tag:blogger.com,1999:blog-5799246.post7287619472314268722..comments2013-07-24T21:03:49.196+00:00Comments on a very occasional diary: The Hunt for Addi(c)tive MonsterNikita Danilovhttps://plus.google.com/114356170043079290661noreply@blogger.comBlogger6125tag:blogger.com,1999:blog-5799246.post-26417566045969390022012-10-29T18:28:23.502+00:002012-10-29T18:28:23.502+00:00Treeowl,
interesting question!
Yes, any additiv...Treeowl, <br /><br />interesting question!<br /><br />Yes, any additive, but not linear mapping f : V -> U, between 2 vector spaces (not necessary infinite-dimensional) is necessary a monster... at least from some angle!<br /><br />Consider an arbitrary linear non-0 p : R -> V and similarly q : U -> R. The composition t(r) = q(f(p(r))) is an additive mapping t : R -> R.<br /><br />It is possible that some t is linear, while f isn't, e.g., f(x, y) = x + monster(y), p(x) = (x, 0), q(x) = x.<br /><br />But if all t's are linear, than f is: select (v_i) --- a basis in V and (u_j) --- a basis in U. Define p_i : R -> V, such that p_i(1) = v_i and q_j : U -> R such that q_j(\Sigma_j l_j * u_j) = l_j, where \Sigma_j l_j * u_j is an arbitrary vector in basis (u_j). That is, q_j projects to j-th basis element. The rest of the argument easily follows by linearity of p_i, q_j and additivity of f and assumed linearity of q_j(f(p_i(r))). nikitahttps://www.blogger.com/profile/09403336533089968821noreply@blogger.comtag:blogger.com,1999:blog-5799246.post-56732142746763029022012-10-27T23:14:40.069+00:002012-10-27T23:14:40.069+00:00Sorry, I meant INTO such spaces, but I suppose the...Sorry, I meant INTO such spaces, but I suppose the other question might also make sense.Anonymousnoreply@blogger.comtag:blogger.com,1999:blog-5799246.post-10530538377926029792012-10-27T23:11:46.534+00:002012-10-27T23:11:46.534+00:00Are non-linear additive functions on infinite-dime...Are non-linear additive functions on infinite-dimensional real vector spaces necessarily monsters?Anonymousnoreply@blogger.comtag:blogger.com,1999:blog-5799246.post-9199643602111691862012-01-13T15:47:11.712+00:002012-01-13T15:47:11.712+00:00Nice, yes, that seems to do it. And I made a silly...Nice, yes, that seems to do it. And I made a silly mistake above, when I suggested linearity on yQ contradicted periodicity - of course adding a multiple of s to y will typically carry you off yQ. There will be plenty of periodic solutions, since we can always specify the value 0 on some basis element.<br /><br />Cheers,<br />ChrisAnonymousnoreply@blogger.comtag:blogger.com,1999:blog-5799246.post-30114547222546035242012-01-11T21:52:11.914+00:002012-01-11T21:52:11.914+00:00Dear Chris,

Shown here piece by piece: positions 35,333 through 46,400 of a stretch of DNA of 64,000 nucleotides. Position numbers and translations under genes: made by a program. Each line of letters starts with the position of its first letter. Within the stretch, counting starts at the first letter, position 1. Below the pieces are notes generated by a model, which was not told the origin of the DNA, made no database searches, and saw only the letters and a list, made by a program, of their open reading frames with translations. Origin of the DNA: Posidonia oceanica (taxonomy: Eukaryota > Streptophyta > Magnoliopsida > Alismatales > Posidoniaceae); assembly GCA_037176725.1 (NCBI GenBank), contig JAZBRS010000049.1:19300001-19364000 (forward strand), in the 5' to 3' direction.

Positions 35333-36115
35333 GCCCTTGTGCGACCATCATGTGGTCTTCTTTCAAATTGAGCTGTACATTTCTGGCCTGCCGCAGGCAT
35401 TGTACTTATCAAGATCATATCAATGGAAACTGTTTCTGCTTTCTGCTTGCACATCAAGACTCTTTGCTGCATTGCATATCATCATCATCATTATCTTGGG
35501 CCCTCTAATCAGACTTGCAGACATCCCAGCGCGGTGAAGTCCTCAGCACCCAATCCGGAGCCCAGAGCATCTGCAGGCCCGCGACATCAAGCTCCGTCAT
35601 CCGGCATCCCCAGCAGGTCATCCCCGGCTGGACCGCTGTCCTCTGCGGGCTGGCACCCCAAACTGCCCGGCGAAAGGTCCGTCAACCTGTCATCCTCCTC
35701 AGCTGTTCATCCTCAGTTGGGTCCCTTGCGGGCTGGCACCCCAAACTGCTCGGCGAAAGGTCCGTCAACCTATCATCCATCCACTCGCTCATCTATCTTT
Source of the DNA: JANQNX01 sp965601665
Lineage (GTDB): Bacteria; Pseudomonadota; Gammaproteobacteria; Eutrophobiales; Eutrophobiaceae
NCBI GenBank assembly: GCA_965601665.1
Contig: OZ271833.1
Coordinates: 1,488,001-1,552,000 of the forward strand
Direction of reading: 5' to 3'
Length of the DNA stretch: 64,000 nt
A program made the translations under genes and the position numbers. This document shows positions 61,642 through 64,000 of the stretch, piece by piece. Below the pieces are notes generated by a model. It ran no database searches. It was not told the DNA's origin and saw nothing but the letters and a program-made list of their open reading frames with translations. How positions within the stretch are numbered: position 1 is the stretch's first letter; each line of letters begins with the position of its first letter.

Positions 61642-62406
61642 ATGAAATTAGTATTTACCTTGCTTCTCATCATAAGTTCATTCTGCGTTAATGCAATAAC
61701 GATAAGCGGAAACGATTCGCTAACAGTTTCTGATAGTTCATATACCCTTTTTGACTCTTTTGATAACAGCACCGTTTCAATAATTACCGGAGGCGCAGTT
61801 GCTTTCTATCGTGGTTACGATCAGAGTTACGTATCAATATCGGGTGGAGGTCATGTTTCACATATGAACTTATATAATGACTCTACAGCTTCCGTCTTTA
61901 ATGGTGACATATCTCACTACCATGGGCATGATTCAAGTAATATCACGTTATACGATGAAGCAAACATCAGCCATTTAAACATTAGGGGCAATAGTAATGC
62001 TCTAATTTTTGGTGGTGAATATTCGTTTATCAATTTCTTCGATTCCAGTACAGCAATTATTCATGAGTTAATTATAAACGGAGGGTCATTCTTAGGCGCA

thank you for your interest in the po...Dear Chris,<br /><br />thank you for your interest in the post---it's a pleasure that it helped you. You are absolutely correct that the proof of Statement 1 contains a gap and Engel's device of building a periodic additive function is very ingenious.<br /><br />However, I think that the proof can be very easily amended: indeed, if an additive function is continuous at 0, it is continuous at arbitrary x, because for any y, such that |x - y| < \delta, |f(x) - f(y)| = |f(x - y)| < \epsilon, where \epsilon and \delta are the same as for continuity at 0.nikitahttps://www.blogger.com/profile/09403336533089968821noreply@blogger.comtag:blogger.com,1999:blog-5799246.post-61956816056471258052012-01-11T12:09:16.019+00:002012-01-11T12:09:16.019+00:00Dear Nikita,
thanks for your post - I enjoyed rea...Dear Nikita,<br /><br />thanks for your post - I enjoyed reading it, and together with some other sources, it helped me prepare a talk on this subject.<br /><br />However, I believe there's a gap in your proof of Statement 2. Your proof of Statement 1 only works for x nonzero, because you divide by x/y at the last step. So it's not enough to just prove continuity at zero in order to deduce Statement 2.<br /><br />There's a nice argument in Engel's "Problem Solving Strategies" (page 273) that begins by using boundedness on (p,p+s) to prove boundedness on (0,s). You then look at g(x)=f(x)-f(s)x/s. This is additive and satisfies g(s)=0, and together these imply g is periodic with period s. Since it's also bounded on (0,s), this means it's bounded on the entire real line, and finally this implies that g is identically zero, which is what we want: if g(y) is nonzero then linearity on yQ leads to a contradiction with boundedness (or periodicity too, I suppose, which is perhaps a bit quicker).<br /><br />All the best,<br /><br />ChrisAnonymousnoreply@blogger.com